Guards vow to 'shut the border down' as tensions soar during Toronto Pearson Airport protest

Border guards vowed to “shut the border down” — or come as close to it as they legally can — at a demonstration at Toronto’s Pearson International Airport Monday.

The demonstration was a show of resolve before the unions that represent some 8500 Canada Border Service Agency (CBSA) officers and customs officials are in a legal right to strike position on Friday.

“We screened every traveller for COVID, we kept the border running, our employer won’t even speak to us at the bargaining table,” said Mark Weber, the national president of the Customs and Immigration Union.

That union, and the Public Service Alliance of Canada, say they have the right to strike as of August 6, just days before Canada reopens its borders to vaccinated U.S. travellers.

“We’ve been without a contract for three years,” said Frances Baroutoglou, Toronto’s CIU France president. “Through COVID we’ve continued to keep the border safe. We’ve taken on extra duties. We want a fair contract.”

Dozens of workers, wearing sandwich boards and carrying banners, chanted, “Shut it down! Shut it down!” as they walked around an entrance to the airport Monday afternoon.

“Come Friday, we’re going to wreak havoc on the border,” said Baroutoglou in to the microphone.

It’s not yet clear what the union’s strategy will be if it comes to a strike. There are more than 1200 entry points across Canada that could see an impact.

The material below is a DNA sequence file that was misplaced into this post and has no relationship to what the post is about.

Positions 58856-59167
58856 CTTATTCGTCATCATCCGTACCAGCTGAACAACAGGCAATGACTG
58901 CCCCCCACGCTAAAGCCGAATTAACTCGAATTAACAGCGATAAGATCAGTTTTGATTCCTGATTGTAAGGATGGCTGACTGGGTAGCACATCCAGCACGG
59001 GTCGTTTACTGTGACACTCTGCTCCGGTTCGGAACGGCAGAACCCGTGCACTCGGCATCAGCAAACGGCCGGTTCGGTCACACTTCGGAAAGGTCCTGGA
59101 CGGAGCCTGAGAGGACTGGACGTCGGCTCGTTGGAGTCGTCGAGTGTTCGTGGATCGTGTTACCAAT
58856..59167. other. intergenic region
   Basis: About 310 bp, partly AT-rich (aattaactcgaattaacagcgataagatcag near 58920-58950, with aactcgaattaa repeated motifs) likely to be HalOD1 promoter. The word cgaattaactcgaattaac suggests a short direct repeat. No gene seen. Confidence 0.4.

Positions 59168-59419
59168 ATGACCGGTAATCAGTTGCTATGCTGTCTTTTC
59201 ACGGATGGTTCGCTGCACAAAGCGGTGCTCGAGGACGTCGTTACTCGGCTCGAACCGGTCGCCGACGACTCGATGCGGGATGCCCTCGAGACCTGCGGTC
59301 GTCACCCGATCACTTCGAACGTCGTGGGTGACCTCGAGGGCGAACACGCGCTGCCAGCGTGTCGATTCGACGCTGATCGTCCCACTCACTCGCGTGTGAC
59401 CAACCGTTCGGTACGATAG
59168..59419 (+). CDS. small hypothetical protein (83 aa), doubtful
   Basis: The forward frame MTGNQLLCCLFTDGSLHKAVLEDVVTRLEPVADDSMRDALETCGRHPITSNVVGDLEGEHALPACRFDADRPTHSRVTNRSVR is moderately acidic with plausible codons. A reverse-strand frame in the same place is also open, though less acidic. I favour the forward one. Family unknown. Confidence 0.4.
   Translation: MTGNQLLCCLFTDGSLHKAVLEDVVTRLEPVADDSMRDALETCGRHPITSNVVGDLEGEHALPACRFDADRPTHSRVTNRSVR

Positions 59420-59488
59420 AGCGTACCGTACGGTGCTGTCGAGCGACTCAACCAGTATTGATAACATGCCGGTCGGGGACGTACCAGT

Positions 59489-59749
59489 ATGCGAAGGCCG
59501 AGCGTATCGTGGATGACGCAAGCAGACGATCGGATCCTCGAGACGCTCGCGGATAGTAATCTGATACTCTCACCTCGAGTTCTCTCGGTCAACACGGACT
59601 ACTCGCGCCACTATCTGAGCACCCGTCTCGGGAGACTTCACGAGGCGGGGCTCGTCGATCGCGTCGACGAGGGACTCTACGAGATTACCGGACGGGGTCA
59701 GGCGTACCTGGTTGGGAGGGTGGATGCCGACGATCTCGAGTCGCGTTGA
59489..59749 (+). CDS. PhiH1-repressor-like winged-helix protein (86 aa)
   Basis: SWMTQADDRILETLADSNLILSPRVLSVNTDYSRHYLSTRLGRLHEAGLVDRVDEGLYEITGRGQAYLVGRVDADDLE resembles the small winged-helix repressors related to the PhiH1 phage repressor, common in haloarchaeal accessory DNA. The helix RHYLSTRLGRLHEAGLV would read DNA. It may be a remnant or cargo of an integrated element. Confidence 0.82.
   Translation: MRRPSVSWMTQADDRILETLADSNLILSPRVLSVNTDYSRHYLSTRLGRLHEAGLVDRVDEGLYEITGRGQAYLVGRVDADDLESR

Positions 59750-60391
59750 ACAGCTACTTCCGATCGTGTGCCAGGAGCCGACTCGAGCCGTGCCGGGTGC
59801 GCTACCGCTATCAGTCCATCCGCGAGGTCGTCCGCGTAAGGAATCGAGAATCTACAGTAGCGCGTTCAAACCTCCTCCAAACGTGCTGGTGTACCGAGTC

But despite the rhetoric, many border workers could be deemed essential, meaning they could slow, but not stop, their work.

“The borders will function but there will be a disruption,” Baroutoglou said in an interview. “We’ll be in a position where we can work to rule. Doing our job but only to the letter of the law.”

At issue, according to a public interest commission report, is wages. The employer has posed 2.8, 2.2, and 1.5 per cent increases in the first three years of a settlement.

It says that’s in line with 50 recent settlements in the public service.

But the unions want 4.4 per cent on top of that, arguing they need to catch up to other law enforcement agencies like the Royal Canadian Mounted Police. The employer rejects the comparison.

Other issues include reducing on-the-job harassment, giving time to practice with firearms, and a guarantee no officer will work alone.

“We need to make sure people feel safe at work,” said Baroutoglou.